Given a typical hotel occupancy rate of 75%-80%, the room would be occupied for 274 to 292 nights. Trip Adviser on October 23 had a double room – not necessarily an official premium room –at Caer Rhun available for £68, which times 274 is £18,632 and times 292 is £19,856. This is not profit, of course. At 7%, the net profit could be £1,304 to £1,390, at 15% £2,795 to £2,978. Respectable, but not sufficient to pay giddy amounts to investors.
Northern Powerhouse Developments currently has a portfolio of six hotels in England, and seven in Wales. The Wales collection is:
- Afan Valley Adventure Resort, Caerau, Cymmer
- Belmont, Llandudno
- Caer Rhun Hall, Conwy (to be joined by a large annexe, and lodges)
- Fishguard Bay Hotel, Goodwick
- Fourcroft Hotel, Tenby (previously the Carmarthen Bay Hotel)
- Llandudno Bay Hotel, Llandudno
- The Queens Hotel, Llandudno
The three Llandudno hotels, the Fishguard Bay and the Fourcroft, and Caer Rhun Hall are all trading. The Afan Valley Adventure Resort, and the annexe and lodges at Caer Rhun, are in development.
On its website, Northern Powerhouse Developments explains its funding formula:
“The group is funded utilising a tailored funding mechanism known as sale and lease back. The business operates an op co (operational company) prop co (property company) business model. In its most simplistic form the prop co provides individuals the opportunity to buy a room in the hotel and then rent the hotel room back to the hotel operator. This is an alternative to the residential buy-to-let market.
We sell our properties through a global network of sales agents who offer private and institutional buyers the opportunity to buy individual rooms, multiple rooms or whole developments within a given project.
Our team welcomes enquiries from agents, Financial Advisors, Fund managers, UK and overseas estate agents, wealth coaches or property networks.”
Targeting buy-to-let investors is logical because of ex-Chancellor George Osborne’s fiscal attack on buy-to-let landlords, whom he appeared to blame for removing homes from the reach of first-time buyers. From April 2016 there has been a 3% stamp duty surcharge on properties bought to let out. By 2020 landlords will not be able to count any mortgage interest as a business cost. April 2020 is also the time when all privately rented homes must have an Energy Performance Certificate rating of E or better.
George Osborne’s actions to discourage buy-to-let investment have led to savings looking for investment options. Student accommodation, hotel suites, and rooms in care homes are all now marketed as investment opportunities. In these cases, and unlike whole freehold properties, there is no established resale market.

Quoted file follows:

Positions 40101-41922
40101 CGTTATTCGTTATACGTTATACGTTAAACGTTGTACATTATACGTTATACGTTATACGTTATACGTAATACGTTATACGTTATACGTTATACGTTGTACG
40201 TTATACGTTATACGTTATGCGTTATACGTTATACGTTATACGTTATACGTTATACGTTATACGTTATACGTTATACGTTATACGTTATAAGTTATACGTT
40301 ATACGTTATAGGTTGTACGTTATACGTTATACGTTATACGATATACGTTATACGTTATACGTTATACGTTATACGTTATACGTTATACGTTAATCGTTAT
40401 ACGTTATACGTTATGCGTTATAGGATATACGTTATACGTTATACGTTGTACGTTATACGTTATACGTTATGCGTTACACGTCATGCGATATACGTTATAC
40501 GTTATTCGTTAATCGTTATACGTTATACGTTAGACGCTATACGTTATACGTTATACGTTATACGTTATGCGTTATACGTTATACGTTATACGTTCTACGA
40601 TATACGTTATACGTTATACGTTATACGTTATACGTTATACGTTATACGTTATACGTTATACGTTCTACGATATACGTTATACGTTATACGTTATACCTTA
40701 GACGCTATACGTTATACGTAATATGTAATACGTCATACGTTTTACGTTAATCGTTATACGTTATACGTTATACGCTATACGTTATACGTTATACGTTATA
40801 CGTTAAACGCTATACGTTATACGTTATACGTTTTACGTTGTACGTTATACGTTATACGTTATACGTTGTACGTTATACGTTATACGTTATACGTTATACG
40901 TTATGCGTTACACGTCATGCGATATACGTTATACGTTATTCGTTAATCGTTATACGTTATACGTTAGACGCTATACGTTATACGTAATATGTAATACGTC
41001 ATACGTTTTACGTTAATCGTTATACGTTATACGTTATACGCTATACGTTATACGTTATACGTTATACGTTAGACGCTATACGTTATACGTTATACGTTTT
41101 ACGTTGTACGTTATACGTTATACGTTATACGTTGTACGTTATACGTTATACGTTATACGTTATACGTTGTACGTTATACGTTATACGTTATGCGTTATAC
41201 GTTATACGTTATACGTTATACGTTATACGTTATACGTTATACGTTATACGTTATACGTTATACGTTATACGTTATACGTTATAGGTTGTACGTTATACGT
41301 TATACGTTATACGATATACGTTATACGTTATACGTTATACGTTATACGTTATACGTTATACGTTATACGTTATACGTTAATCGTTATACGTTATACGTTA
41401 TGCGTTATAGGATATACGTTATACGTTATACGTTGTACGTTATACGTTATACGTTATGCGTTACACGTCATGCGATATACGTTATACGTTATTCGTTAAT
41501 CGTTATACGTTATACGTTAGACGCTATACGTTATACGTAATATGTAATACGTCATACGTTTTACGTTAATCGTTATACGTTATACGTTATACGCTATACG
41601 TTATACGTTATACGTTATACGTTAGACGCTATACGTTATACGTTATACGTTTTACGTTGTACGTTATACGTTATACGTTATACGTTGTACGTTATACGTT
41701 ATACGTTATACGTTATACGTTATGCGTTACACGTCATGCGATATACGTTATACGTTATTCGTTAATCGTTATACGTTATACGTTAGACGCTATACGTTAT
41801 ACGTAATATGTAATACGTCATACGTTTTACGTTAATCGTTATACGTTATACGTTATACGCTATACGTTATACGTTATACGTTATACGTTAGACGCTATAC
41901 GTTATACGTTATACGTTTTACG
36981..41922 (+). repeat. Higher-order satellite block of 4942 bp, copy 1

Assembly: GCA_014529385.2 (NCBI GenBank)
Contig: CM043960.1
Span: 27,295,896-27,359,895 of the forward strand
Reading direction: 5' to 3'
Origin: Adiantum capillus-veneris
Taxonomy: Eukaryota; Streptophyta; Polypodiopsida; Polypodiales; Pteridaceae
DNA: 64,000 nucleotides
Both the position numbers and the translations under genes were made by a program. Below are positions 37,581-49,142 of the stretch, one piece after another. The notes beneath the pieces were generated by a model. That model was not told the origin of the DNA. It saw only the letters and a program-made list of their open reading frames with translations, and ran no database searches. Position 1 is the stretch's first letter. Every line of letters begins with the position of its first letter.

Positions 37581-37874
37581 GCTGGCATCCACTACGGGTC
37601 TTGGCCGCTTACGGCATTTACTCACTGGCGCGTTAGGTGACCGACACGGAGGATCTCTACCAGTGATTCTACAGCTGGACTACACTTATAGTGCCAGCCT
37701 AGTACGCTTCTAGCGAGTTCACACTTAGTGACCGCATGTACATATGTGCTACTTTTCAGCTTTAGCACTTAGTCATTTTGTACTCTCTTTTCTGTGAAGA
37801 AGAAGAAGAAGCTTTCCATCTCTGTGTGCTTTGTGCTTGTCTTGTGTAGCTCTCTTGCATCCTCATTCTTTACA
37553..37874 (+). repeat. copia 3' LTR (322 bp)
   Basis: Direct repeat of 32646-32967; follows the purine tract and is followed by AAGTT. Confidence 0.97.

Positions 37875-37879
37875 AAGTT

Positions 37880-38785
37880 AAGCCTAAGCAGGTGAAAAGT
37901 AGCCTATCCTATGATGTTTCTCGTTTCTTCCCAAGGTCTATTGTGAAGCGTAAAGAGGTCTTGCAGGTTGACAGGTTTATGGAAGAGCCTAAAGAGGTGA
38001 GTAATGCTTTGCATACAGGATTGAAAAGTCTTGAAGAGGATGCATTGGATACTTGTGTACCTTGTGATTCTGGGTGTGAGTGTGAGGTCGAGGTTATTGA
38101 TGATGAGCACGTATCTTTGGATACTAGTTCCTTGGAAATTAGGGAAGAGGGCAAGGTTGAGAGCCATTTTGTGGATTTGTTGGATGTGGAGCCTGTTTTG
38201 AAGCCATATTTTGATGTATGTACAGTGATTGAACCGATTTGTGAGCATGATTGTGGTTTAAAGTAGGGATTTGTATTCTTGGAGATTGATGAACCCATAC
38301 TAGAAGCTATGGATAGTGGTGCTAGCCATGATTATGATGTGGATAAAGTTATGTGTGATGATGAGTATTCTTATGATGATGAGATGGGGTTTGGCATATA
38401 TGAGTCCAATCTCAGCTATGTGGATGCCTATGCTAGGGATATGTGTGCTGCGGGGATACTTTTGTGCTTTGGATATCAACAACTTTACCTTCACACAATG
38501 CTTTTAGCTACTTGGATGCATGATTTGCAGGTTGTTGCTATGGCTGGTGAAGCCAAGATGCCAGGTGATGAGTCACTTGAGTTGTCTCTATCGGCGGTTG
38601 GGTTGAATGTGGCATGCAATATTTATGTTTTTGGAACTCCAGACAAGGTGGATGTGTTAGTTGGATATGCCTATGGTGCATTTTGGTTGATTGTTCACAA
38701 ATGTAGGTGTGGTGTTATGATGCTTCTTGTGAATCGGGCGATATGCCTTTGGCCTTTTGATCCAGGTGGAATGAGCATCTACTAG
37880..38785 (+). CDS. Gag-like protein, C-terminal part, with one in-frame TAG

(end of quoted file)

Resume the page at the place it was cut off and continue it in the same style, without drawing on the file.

Northern Powerhouse’s model is a form of fractional investment. Not fractions of rooms, as so disastrously at The Corran, Laugharne, but fractions of hotels. Does Northern Powerhouse Developments have a track record to inspire confidence?
Not yet. The company was incorporated on January 7 2016, and is controlled by Mr Gavin Lee Woodhouse, born in March 1978 and so currently aged 39. He also controls Northern Powerhouse Developments (Holdings) Ltd, incorporated on September 30 2016, and several other companies recently formed, none of which have had time to establish a track record.
Northern Powerhouse Developments Ltd’s first accounts, for January 7 2016 to March 31 2017, are available, and show that the company lost £171,635. In addition, although it is owed £3,717,663 by 13 other companies controlled by Mr Woodhouse, it itself owes £4,663,866 to 11 other companies in the expansive Woodhouse portfolio.
We asked both Northern Powerhouse Developments, and Select Portfolio, a firm in Dorset selling the rooms to the public, about their policies for warning novice investors about the risks involved, but have not received replies.
The team assembled to build the business is large and impressive. The operational board of six, chaired by Gavin Woodhouse, includes corporate banker Andrew Kitchingman; the former managing director of Center Parcs, Peter Moore OBE; and Richard Lewis, former CEO of Landmark Hotels in Dubai. If all these business heavyweights have confidence in the funding model, why question it? It could be that super-rich international investors will be attracted to the idea of buying up established hotels in not-particularly-fashionable locations (that’s one of Northern Powerhouse’s key concepts) and building activity-focused resorts (there is a tie-up with the Bear Grylls Survival Academy for the Afan resort plans).
But medium-scale investors with tens of thousands of £s in search of reliable returns, and not £ millions, please be very careful.